Potential Health Impacts of the Proposed Shale Gas Exploration Sites in Lancashire

The Lancashire County Council Cabinet will be asked to:


–  Receive the report on the initial health impact assessment of the proposed shale gas exploration sites in Lancashire;

–  Authorise the Director of Public Health to take the necessary steps to address the potential influence of shale gas exploration activities on the health and wellbeing of local communities.

See Full Report here.

Are Fracking Workers Being Poisoned on the Job?

A new study published in Environmental Health reveals air pollution data on major, in some cases previously underestimated, health risks from toxic contamination at gas production sites related to fracking. Air samples gathered around “unconventional oil and gas” sites by community-based environmental research teams contained unsafe levels of several volatile compounds that “exceeded federal guidelines under several operational circumstances,” and that “Benzene, formaldehyde, and hydrogen sulfide were the most common compounds to exceed acute and other health-based risk levels.”

See the Report here.

Who’s Important?


Wednesday, 27 August 2014, 15:00
The Rt Hon Matthew Hancock
We are writing to you as our new Energy Minister. We are the chairs of the Roseacre Awareness and Preston New Road residents Groups (representing two groups of over 200 residents) who will be directly affected by Cuadrilla’s two recent planning applications to drill and hydraulically fracture for shale gas here at Roseacre Wood and Little Plumpton in the heart of rural Fylde, Lancashire. If permission is granted (determination due November) these will be the very first wells to be high volume, intensively ‘fracked’ in the UK since the earthquakes at Preese Hall in 2011, just 6km from here.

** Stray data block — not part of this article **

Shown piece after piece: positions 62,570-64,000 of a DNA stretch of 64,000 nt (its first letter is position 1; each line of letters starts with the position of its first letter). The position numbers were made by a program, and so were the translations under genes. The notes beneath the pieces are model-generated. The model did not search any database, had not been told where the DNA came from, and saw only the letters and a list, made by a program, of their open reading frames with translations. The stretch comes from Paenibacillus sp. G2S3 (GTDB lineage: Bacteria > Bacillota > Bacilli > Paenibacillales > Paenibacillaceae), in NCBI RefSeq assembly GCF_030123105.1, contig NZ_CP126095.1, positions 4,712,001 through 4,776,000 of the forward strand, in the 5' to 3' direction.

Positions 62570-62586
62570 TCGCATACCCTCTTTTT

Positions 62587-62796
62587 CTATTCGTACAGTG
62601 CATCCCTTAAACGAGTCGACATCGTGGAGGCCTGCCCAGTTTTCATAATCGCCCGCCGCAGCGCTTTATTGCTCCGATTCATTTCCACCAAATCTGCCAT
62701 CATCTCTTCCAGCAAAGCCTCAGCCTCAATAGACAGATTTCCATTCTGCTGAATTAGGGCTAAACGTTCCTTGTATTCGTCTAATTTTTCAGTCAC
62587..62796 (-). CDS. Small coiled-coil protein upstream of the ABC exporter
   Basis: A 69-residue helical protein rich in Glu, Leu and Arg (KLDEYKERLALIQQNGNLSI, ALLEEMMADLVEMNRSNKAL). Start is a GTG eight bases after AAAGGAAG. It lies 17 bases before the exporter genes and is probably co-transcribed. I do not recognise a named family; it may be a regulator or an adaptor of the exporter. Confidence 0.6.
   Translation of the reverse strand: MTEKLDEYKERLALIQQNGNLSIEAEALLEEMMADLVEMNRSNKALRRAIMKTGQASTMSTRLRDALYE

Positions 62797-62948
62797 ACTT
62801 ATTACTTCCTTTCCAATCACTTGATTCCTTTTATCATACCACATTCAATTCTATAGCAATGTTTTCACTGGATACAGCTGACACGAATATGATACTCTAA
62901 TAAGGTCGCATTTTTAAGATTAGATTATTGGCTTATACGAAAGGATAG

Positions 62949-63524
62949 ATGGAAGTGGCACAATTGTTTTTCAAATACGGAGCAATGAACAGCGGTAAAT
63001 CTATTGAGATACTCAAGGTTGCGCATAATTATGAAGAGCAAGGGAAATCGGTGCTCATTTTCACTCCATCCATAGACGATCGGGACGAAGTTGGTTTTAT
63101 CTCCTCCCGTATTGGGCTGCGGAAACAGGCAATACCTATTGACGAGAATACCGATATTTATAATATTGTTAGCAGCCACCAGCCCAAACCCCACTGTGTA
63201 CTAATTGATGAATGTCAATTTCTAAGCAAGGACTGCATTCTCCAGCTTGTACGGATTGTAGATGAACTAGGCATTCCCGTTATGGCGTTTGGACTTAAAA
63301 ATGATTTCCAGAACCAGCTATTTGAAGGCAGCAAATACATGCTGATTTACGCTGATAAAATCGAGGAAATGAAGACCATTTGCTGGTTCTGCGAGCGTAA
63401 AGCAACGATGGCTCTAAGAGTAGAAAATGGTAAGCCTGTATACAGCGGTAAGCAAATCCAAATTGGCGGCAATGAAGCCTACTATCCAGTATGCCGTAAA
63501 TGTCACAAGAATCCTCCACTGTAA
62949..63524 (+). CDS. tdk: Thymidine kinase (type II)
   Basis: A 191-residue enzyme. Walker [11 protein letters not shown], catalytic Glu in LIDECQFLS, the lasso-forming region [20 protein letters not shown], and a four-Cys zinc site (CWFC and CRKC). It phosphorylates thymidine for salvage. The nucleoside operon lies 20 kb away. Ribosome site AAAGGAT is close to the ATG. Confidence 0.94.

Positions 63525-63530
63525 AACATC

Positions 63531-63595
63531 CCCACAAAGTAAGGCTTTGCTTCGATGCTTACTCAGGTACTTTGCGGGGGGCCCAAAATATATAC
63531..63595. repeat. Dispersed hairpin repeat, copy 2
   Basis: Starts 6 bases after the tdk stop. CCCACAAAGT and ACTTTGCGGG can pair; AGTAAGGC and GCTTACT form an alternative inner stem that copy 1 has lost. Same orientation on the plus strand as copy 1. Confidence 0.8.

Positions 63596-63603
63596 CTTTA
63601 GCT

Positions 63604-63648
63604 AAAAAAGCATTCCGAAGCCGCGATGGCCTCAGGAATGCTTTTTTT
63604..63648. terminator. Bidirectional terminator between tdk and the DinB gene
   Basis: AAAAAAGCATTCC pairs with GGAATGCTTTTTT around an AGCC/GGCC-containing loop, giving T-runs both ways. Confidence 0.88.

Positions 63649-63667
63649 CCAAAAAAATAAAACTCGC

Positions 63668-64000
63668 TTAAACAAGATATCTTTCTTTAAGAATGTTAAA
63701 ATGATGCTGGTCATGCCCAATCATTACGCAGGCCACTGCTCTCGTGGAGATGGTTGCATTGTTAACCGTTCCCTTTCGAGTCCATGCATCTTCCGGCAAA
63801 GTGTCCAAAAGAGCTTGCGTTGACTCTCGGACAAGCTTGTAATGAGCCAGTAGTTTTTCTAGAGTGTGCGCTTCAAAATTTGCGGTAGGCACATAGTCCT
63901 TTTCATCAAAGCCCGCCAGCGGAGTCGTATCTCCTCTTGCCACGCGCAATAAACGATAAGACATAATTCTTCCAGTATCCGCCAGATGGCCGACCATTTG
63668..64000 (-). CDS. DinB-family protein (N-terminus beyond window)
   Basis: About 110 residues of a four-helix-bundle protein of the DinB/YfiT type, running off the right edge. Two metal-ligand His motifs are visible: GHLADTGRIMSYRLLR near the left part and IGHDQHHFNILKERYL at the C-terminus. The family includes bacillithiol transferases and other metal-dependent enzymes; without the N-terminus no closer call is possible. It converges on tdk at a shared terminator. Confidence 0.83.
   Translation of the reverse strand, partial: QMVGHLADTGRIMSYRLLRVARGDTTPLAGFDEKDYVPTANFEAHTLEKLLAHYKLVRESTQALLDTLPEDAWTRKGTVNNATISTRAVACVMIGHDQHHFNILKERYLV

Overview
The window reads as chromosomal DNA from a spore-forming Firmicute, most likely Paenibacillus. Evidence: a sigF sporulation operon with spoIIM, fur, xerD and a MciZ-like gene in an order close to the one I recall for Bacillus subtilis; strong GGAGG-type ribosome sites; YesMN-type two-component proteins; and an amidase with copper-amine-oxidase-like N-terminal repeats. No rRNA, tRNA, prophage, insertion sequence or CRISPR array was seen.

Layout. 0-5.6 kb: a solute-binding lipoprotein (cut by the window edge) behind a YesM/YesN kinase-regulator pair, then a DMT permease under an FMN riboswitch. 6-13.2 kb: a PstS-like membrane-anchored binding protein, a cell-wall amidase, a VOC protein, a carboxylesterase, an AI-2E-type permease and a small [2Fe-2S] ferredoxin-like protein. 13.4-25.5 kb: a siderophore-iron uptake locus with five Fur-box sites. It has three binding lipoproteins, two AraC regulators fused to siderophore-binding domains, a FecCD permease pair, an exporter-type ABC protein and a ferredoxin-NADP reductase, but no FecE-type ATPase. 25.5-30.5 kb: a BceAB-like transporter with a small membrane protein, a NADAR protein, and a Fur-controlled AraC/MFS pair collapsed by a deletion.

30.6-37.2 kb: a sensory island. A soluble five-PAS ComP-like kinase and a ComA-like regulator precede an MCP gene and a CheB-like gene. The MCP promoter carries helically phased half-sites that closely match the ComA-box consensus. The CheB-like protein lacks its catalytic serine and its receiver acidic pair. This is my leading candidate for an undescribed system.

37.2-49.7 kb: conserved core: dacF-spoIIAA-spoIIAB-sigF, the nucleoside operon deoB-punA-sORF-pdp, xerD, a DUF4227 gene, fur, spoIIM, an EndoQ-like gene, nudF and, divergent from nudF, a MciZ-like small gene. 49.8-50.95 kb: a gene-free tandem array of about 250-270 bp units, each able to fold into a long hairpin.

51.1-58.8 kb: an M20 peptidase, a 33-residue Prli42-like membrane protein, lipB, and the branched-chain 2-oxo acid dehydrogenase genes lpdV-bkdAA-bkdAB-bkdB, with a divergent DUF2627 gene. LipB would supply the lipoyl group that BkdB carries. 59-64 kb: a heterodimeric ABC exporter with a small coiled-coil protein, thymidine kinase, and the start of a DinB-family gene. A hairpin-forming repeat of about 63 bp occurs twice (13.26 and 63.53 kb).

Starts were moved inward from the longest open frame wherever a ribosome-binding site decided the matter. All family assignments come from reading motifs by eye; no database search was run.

We would like to invite you, and your representatives, to come and personally speak to our residents, from the villages of Roseacre, Wharles, Treales, Little Plumpton and Westby, i.e. those people who will be directly affected should these plans go ahead. We have had several meetings with our MP Mark Menzies on this issue, plus numerous discussions with local councillors, but there are still matters to be addressed. In view of the intense media attention (we have already been the subject of several press and media reports), we feel it would be a politically astute, and beneficial, move for you to come and speak to the people first hand about their concerns rather than hearing from government departments, industry experts and the actual operators. So far, we feel we are not being listened to despite months of effort to try and make our voices heard and we implore you to come and see us for yourself.
We appreciate you are a very busy man which is why we are inviting you now so we can set a date possibly to coincide with another NW visit.  We previously invited the Prime Minister but he passed onto Michael Fallon, the then Energy Minister, and we heard nothing more. This was a missed opportunity considering fracking is such a major issue at present and will continue to be so for some time to come.